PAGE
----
A Brief Overview of Federal and State Laws Applicable to Requests for Medical Records
By Kenneth M. Brown, Esq. & Peter Espey, Esq.
Wilson Elser Moskowitz Edelman & Dicker LLP, Florham Park, NJ

Practicing psychiatrists face many questions when presented with a request for medical records. In addition to the innate sensitivity of their records, psychiatrists may encounter additional complexities if the request is made on behalf of a minor. Given the highly technical nature of federal laws and the potential interplay of state laws, psychiatrists should tread carefully when responding to requests for medical records. This article provides an overview of the applicable federal regulation and a brief review of some state-specific approaches to such requests. All physicians may want to seek guidance from an attorney or a risk management professional to establish a plan for dealing with requests generally or responding to particularly complex requests.

HIPAA and Records Requests Generally

The federal Health Insurance Portability and Accountability Act (HIPAA) generally applies to requests for a patient’s medical records. HIPAA does not apply to all physicians, but does broadly apply to those who transmit “protected health information” (PHI) electronically. Physicians should keep in mind that state laws may provide greater privacy protection than those required by HIPAA.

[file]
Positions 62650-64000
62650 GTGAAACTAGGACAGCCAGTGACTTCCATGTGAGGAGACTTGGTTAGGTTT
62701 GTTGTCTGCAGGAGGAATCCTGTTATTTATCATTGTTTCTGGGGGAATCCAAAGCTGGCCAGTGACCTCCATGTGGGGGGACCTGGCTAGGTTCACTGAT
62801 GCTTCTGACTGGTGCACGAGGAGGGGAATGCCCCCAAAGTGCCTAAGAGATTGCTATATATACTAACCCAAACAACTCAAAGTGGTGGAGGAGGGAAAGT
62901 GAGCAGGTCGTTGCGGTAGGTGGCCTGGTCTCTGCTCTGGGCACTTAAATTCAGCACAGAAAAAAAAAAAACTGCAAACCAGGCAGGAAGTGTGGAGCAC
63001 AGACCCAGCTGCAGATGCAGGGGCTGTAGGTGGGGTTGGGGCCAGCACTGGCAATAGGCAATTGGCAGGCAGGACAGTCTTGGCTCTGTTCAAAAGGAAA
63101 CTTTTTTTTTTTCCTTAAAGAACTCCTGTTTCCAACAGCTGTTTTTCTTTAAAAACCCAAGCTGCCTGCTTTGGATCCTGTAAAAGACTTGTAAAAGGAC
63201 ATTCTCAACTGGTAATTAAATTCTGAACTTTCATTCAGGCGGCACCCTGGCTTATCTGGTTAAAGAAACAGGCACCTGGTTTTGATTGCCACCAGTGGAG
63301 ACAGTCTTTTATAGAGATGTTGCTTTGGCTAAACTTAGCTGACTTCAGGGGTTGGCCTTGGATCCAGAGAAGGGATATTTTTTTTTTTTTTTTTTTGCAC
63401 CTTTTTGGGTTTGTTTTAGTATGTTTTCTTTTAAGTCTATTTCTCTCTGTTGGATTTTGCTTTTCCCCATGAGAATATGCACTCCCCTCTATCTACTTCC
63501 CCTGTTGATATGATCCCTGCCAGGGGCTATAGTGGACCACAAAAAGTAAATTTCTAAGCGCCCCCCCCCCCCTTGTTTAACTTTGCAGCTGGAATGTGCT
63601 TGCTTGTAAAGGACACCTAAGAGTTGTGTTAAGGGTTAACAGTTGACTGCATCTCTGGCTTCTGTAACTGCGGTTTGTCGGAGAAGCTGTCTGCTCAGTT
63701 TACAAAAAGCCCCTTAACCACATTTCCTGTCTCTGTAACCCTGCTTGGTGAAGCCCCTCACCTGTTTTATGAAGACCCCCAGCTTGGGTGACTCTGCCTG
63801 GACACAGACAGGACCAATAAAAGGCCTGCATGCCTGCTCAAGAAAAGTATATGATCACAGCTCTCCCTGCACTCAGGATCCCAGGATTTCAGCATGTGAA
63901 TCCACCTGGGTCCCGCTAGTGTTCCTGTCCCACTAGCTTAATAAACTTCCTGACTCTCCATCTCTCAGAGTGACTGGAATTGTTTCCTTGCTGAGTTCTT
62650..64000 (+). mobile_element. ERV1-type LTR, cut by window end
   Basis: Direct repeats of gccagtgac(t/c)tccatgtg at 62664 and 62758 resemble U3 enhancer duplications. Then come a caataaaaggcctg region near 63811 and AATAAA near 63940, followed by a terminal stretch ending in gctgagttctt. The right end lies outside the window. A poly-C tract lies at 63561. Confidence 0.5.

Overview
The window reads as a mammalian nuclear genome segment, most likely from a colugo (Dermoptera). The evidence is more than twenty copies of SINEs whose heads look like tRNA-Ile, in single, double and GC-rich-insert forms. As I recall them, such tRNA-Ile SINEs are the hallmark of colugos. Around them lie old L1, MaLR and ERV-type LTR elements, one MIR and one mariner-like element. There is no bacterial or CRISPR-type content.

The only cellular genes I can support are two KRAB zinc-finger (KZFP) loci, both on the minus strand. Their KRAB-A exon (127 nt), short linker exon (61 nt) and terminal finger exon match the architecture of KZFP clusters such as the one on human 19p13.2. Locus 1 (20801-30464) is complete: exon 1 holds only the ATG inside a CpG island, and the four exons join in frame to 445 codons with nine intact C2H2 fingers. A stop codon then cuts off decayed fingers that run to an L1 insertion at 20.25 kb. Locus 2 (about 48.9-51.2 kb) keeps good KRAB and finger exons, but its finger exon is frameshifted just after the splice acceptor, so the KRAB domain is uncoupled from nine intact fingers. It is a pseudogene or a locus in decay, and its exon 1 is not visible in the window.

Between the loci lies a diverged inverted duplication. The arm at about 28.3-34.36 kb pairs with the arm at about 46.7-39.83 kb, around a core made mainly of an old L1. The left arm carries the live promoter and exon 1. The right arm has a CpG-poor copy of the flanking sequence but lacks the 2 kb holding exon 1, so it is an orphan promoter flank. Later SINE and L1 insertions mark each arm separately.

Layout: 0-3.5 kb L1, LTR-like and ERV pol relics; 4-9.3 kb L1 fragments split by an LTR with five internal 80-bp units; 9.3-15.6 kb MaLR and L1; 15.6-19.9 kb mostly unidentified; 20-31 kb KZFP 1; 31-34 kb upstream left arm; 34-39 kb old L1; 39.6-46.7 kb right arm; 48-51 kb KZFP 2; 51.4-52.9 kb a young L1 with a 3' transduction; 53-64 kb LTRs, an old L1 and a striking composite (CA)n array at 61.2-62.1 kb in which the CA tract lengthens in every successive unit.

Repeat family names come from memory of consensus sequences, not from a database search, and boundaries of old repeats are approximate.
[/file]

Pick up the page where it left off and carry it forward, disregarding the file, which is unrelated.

medrecords_insession_wint17_smallThe definition of PHI is broad and encompasses the information included in a patient’s medical records. A series of regulations created pursuant to HIPAA, known as the Privacy Rule, governs the disclosure of PHI such as medical records. In the context of the Privacy Rule, there is a difference between consent and authorization. Consent allows a patient to ratify a physician’s disclosure of PHI for the purposes of treatment, payment or health care operations.A physician may ask a patient for consent in these situations, but it is not mandatory. For example, a physician may discuss a patient’s medical condition with another treating doctor without asking the patient for approval. As explained below, although this is the case under HIPAA, there may be higher levels of protection under your state’s laws.

In contrast, written and signed authorization generally must be obtained in all other situations involving release of a patient’s records. For example, there are regulations and state laws applicable to requests for records via a subpoena or from a court. A subpoena from an attorney should include a statement or indication that the attorney requesting records made reasonable efforts to give notice to the patient and an opportunity to object or that reasonable efforts have been made to secure a protective order. A physician may want to contact the patient or the patient’s attorney before releasing records requested by a subpoena to confirm in writing that the subpoena was received and the patient has no objection.

A court order need not be accompanied by an authorization. The physician may only provide PHI to the extent expressly authorized by the court order.2

HIPAA Part 2 Confidentiality Protections in Substance Use Treatment